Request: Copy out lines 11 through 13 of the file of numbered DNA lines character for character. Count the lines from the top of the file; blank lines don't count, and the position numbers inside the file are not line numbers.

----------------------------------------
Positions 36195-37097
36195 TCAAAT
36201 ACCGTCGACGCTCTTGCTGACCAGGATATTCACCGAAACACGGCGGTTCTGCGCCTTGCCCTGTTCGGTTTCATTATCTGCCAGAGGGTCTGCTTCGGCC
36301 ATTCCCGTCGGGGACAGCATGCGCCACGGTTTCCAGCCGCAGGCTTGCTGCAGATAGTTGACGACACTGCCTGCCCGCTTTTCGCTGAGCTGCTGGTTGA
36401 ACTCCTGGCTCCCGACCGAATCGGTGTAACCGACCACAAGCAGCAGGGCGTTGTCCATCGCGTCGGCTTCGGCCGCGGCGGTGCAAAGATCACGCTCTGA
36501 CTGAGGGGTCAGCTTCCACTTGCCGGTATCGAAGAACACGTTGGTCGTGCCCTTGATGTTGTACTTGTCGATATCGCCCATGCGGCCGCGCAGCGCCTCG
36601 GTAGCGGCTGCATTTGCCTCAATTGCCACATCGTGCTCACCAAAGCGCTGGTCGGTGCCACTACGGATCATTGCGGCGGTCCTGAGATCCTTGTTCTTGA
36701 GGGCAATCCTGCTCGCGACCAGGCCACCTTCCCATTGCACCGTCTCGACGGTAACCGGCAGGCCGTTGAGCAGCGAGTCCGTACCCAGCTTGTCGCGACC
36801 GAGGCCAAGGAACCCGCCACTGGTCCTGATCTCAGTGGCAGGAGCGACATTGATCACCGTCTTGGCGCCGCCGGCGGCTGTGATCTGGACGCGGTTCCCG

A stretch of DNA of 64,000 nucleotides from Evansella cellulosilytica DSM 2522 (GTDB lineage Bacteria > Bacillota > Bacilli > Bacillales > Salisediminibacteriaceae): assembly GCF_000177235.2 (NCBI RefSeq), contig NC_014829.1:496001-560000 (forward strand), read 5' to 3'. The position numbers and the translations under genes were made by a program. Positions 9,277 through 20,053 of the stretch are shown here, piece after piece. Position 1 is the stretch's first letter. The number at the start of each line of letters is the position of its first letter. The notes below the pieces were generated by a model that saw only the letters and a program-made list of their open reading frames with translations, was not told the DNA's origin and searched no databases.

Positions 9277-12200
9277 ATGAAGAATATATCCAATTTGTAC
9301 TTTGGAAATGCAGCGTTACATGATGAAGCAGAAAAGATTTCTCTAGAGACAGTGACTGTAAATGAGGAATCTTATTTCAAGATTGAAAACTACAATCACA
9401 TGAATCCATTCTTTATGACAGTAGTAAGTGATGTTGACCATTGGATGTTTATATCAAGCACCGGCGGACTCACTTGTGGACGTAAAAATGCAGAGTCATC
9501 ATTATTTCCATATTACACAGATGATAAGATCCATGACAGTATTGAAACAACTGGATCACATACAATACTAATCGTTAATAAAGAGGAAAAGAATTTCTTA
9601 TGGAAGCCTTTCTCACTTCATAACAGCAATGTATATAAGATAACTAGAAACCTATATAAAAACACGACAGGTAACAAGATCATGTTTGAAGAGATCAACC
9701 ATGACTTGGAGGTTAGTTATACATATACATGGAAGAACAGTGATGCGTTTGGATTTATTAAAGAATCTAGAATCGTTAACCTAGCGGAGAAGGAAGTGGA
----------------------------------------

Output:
Positions 9277-12200
9277 ATGAAGAATATATCCAATTTGTAC
9301 TTTGGAAATGCAGCGTTACATGATGAAGCAGAAAAGATTTCTCTAGAGACAGTGACTGTAAATGAGGAATCTTATTTCAAGATTGAAAACTACAATCACA